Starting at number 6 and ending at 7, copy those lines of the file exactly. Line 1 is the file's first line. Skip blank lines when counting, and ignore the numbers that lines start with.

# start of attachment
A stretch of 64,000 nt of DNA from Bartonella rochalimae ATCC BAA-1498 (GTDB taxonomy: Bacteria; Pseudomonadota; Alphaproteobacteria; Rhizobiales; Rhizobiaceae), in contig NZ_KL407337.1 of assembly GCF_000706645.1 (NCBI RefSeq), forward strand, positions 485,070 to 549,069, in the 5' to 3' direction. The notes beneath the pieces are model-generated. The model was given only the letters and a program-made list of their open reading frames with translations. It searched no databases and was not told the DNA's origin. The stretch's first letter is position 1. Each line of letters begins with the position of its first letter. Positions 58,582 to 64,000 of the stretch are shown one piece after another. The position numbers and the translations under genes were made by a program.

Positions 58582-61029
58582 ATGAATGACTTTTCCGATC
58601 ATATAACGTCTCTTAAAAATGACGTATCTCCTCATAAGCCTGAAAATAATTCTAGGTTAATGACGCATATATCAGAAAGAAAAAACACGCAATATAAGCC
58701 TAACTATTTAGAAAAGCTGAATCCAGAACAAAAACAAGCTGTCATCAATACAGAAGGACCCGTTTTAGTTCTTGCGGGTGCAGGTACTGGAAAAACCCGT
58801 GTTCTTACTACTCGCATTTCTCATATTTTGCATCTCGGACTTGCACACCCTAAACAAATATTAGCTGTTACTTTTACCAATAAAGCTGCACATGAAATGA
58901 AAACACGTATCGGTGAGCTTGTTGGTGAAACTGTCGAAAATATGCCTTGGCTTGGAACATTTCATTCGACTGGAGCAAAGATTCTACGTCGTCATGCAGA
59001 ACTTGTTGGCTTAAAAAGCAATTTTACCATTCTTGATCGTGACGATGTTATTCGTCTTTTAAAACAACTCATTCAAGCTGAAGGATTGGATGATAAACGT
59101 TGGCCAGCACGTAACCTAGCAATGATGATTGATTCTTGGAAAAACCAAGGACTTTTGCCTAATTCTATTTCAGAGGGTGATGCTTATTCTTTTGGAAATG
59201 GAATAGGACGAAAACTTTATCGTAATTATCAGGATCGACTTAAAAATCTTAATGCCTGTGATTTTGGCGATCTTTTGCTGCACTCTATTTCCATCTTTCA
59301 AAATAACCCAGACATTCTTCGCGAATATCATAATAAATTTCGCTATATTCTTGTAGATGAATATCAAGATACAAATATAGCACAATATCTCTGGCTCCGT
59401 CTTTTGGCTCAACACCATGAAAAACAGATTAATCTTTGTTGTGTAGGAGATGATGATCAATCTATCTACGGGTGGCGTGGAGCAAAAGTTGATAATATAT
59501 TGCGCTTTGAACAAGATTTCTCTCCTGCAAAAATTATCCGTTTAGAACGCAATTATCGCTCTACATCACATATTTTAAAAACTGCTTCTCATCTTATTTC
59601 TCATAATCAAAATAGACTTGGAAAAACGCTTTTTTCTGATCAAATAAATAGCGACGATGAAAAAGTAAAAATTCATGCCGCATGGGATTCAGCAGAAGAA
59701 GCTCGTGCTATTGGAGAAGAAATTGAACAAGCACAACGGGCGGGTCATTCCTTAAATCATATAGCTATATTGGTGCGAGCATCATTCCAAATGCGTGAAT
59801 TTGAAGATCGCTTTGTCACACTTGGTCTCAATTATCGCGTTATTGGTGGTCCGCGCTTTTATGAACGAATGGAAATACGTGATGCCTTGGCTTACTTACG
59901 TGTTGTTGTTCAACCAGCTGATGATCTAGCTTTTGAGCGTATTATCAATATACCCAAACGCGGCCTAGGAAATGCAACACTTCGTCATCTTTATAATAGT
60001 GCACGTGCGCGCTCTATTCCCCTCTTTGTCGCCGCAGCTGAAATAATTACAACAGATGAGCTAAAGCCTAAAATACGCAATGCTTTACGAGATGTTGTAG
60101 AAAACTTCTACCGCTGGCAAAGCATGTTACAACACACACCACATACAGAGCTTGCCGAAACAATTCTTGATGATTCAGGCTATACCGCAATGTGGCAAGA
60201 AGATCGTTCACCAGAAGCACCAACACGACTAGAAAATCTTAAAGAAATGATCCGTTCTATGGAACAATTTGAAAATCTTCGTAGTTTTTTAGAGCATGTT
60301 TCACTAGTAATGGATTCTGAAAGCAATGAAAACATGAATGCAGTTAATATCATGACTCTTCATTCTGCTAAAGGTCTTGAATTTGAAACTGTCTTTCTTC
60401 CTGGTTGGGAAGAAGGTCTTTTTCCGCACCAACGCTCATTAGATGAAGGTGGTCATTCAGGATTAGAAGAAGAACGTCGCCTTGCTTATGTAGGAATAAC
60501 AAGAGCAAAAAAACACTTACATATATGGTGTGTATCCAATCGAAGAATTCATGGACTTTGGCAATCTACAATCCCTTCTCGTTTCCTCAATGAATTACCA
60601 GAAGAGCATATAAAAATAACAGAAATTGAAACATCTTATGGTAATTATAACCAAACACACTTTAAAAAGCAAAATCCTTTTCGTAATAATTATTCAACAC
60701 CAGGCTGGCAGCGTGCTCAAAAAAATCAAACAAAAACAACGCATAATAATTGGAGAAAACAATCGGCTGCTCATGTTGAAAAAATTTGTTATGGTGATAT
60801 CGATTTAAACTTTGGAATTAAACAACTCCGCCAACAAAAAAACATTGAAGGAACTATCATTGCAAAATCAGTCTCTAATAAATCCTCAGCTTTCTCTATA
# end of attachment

58801 GTTCTTACTACTCGCATTTCTCATATTTTGCATCTCGGACTTGCACACCCTAAACAAATATTAGCTGTTACTTTTACCAATAAAGCTGCACATGAAATGA
58901 AAACACGTATCGGTGAGCTTGTTGGTGAAACTGTCGAAAATATGCCTTGGCTTGGAACATTTCATTCGACTGGAGCAAAGATTCTACGTCGTCATGCAGA